Note from David's website: "I am not a company! I just wrote the software for fun! (I have no commercial link with DVMEGA, Combitronics or others.) Hope you have a lot of fun with the software!"

Download and additional info

Website: BlueDVOpen in new tab regular.
Twitter: David PA7LIMOpen in new tab regular.

6d) DVAP dongle
By Robin Cutshaw, AA4RC, and Moe Wheatley, AE4JY, Internet Labs, Inc.
[ Older, intentionally limited design, may no longer be available ]

DVAPThe DVAP was among the earliest personal hotspots available (my first hotspot was a DVAP). The DVAP was designed to be connected to a PC running Windows or a Mac, and to work with a D-STAR radio.

When running its own software, the DVAP works with only DPLUS (REF) reflectors, intentionally block access to XRF, DCS, and XLX reflectors, and doesn't support DMR, YSF, or P25 modes. I've read that some people use Pi-Star instead, but I don't have any experience with that.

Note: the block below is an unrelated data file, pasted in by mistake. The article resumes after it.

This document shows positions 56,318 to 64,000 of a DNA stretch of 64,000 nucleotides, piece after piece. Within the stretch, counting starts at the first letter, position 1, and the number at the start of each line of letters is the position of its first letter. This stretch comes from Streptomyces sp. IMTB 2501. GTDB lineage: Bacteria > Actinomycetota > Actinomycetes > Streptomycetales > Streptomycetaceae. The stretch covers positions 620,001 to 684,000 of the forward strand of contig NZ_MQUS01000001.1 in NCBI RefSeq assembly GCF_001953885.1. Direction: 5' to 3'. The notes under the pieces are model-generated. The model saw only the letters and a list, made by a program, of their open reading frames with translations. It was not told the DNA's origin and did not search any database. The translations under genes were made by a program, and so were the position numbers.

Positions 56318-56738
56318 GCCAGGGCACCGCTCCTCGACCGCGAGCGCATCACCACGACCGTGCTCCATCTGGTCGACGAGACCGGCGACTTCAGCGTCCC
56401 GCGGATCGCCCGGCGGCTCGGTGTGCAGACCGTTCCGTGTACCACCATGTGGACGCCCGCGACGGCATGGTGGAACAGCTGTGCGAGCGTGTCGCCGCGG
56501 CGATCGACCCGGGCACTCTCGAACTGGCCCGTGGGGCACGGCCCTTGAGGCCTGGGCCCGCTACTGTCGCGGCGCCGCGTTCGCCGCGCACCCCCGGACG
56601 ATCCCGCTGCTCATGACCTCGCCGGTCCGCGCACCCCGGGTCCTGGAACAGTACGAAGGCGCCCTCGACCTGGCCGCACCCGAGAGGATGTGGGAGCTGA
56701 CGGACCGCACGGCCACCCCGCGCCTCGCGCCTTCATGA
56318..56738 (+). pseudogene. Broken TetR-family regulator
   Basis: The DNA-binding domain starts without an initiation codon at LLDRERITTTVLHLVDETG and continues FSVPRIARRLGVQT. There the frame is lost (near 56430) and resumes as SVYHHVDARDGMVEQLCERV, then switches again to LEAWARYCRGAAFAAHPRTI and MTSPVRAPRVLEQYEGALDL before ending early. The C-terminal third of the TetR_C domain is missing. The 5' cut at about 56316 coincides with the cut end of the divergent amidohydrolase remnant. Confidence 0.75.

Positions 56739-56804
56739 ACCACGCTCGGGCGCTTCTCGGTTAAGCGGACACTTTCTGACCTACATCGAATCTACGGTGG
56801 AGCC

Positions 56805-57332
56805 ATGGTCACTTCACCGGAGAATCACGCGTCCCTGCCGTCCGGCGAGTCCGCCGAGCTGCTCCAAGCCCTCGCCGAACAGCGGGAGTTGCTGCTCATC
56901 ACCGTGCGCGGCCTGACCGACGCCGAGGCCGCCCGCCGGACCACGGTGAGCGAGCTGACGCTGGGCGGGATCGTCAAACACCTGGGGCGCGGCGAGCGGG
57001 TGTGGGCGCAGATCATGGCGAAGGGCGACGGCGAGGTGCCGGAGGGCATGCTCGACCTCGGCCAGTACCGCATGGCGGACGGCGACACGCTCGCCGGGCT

Internet Labs also made the DV Dongle, which used a DVSI AMBE-2000™ chip, and later they released the DV3K dongle that used the newer DVSI AMBE-3000™ chip. But both of those appear to have been discontinued.

DV Air – At the 2017 Hamvention, they announced an upcoming "DV Air" product with built-in Bluetooth, WiFi, and ethernet. As of late 2019, I haven't found any further info, so I suspect it never went into production.

Additional info

Website: DVAP DongleOpen in new tab regular.

6e) MMDVM_HS_Hat
By Florian, DF2ET, Mathis, DB9MAT, and Andreas, DO7EN.
[ Available in Germany only ]

The high quality MMDVM_HS_Hat line of boards from Germany is based on work by Jonathan, G4KLX, and Jim, KI6ZUM, and uses firmware by Andy, CA6JAU.

These boards handle D-STAR, DMR, YSF, P25, and NXDN, as well as the YSF and DMR cross modes, and POCSAG (Florian and Mathis were very active in POCSAG-related development). A digital-voice capable radio is required.

The designs were openly published on GitHub under a Creative Commons Attribution-NonCommercial-ShareAlike 3.0 license. Unfortunately, the designs were used in a way that is explicitly forbidden by the license as the basis for the unauthorized, lower-quality, commercial clones known as JumboSPOT or J-Hat.